Late last month, the Justice Department proposed that Deutsche Bank pay $14 billion to reach a settlement related to its dealings in mortgage securities that led up to and contributed to the 2008 financial crisis.
This serves as a reminder that the financial crisis, although it happened almost a decade ago, still haunts the banking sector.
The size of the potential fine triggered concerns that Deutsche Bank might need to raise additional capital; however, the actual settlement may be much smaller.
Meanwhile, new regulations and more stringent capital requirements have rendered banks more resilient since the crisis.
Certain banks may need to raise more capital, but there does not appear to be a systemic global problem.
The Allure of Past Performance
In the physical sciences, outcomes are governed by laws of nature. Predictability is a hallmark of the scientific method. The social sciences, on the other hand, are subject to larger degrees of error.
For example, predicting the economy's rate of growth is a challenge compared to predicting the trajectory of a moving object in space. Investment forecasting is difficult because of the nearly infinite number of variables, most of which are human behaviors (social sciences). So, in the face of such a daunting challenge, how do investors make good decisions?
Asset flows into and out of mutual funds show a strong correlation between mutual fund ratings and fund flows: mutual funds with high ratings attract money, while those with low ratings experience smaller inflows or even outflows.
We can infer that most investors expect mutual funds with high ratings (i.e. Morningstar star ratings) to perform better than mutual funds with low ratings. This is probably because in many areas of life, positive past experiences serve as a useful shortcut to predict future similar positive experiences.
But is this shortcut useful when it comes to selecting mutual funds? Are mutual fund ratings - determined primarily by past performance - a useful predictor of future performance? The short answer is NO.
Constructing and managing portfolios is both art and science, and the analysis of past performance during various economic and market conditions is part of a robust investment process. The objective is not a portfolio that "looks good," but a portfolio that performs well in real time. This means holding certain assets that don't necessarily look good in terms of past performance.
Example: A mutual fund we use in some client portfolios has had a larger than normal allocation to emerging markets, which hurt performance in recent years. Not surprisingly the fund has had a low rating. This year, emerging markets have been on a tear, and this fund has performed better than most of its peers. If emerging markets continue to outperform, this fund will probably see its star ratings increase, which will in turn attract more money - after much of the excess return has been realized by investors who owned the fund before its ratings improved.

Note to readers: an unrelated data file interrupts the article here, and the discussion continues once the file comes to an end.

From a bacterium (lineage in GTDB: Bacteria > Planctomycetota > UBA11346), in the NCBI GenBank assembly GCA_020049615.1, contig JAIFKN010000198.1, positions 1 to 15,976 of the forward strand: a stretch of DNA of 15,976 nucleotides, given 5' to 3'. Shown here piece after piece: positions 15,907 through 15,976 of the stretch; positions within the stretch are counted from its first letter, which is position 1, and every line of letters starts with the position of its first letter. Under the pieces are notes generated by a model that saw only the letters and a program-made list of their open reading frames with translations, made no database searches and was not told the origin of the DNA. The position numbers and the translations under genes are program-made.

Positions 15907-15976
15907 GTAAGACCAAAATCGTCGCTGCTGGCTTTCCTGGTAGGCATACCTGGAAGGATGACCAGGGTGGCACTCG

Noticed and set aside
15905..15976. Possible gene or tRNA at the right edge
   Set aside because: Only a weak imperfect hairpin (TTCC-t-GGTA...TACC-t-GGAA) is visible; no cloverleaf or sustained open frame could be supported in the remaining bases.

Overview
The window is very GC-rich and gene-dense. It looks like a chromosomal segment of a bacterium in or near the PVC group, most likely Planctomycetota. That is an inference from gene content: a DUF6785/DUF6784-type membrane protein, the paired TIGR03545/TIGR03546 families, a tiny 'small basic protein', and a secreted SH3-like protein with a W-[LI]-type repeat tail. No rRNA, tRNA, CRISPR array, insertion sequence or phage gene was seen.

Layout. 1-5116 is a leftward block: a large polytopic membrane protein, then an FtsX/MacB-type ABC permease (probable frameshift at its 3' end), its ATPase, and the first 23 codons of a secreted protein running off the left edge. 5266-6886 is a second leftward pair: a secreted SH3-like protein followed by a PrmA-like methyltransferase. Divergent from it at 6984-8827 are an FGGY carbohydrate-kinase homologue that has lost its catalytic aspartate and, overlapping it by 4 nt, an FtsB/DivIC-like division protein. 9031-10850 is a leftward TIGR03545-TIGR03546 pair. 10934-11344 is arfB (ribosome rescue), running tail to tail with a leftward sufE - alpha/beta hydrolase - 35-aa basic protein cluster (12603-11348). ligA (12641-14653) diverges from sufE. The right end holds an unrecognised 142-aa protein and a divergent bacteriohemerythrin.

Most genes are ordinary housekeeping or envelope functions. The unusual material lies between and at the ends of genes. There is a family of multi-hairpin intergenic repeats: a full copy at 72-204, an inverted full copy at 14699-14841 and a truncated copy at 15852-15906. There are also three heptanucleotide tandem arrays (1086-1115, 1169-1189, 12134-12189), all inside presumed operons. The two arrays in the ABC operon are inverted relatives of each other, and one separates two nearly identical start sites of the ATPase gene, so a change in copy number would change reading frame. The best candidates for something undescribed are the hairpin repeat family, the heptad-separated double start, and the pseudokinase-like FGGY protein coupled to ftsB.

If this leads you to conclude that investing isn't easy, you would be correct. Investing to achieve long-term goals requires making important decisions in the face of great uncertainty. This is why we recommend that serious investors work closely with a qualified financial professional.
Municipal Bond Market Takes a Breather
By Harris May
Barclays reported investors have been rewarded with a 4.01% total return year-to-date. However, the Barclays Municipal Bond Index, which comprises tax-exempt municipal bonds with maturities across the yield curve, showed a negative 0.30% return in the third quarter.
Between April and June, domestic municipal bond investors benefited from foreign investors seeking the safety of U.S. Treasuries after the unexpected Brexit vote in the UK. We also benefited from relatively low issuance, strong demand, and a somewhat sluggish economy.
But during the third quarter, the panic over Brexit faded, and demand for municipals, while strong, diminished, and new issue volume increased dramatically. Interest rates across the U.S. fixed-income market increased. The 1-year Treasury Bill yield rose 14 basis points to 0.59 and the 2-year Treasury Note yield increased 19 basis points to 0.77%.
As a result, the yield curve continued to flatten, as municipal interest rates on 1-year, 5-year, 10-year, 20-year, and 30-year paper changed by -0.46%, -11.0%, -25.0%, -0.13%, -0.25%, and -0.26% respectively. Year-to-date, the spread between 1-year and 10-year high-grade municipal yields decreased approximately 60 basis points. If the Fed tightens during the fourth quarter, investors can expect the spread between 1-year and 10-year rates will narrow even further.